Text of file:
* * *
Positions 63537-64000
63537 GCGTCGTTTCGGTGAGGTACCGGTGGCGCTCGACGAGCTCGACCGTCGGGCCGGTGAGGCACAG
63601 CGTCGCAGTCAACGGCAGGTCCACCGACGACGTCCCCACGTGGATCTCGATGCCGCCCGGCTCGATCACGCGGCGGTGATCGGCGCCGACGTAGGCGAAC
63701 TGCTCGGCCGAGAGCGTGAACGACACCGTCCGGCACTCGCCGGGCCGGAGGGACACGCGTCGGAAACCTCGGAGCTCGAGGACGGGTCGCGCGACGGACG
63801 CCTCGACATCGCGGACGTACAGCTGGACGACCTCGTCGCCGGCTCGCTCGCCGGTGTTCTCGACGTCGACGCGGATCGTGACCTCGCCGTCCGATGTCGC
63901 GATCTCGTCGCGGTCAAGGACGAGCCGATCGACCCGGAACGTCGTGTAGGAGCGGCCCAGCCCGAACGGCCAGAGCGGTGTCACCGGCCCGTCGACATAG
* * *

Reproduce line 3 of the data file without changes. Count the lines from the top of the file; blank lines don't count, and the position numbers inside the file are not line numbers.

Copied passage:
63601 CGTCGCAGTCAACGGCAGGTCCACCGACGACGTCCCCACGTGGATCTCGATGCCGCCCGGCTCGATCACGCGGCGGTGATCGGCGCCGACGTAGGCGAAC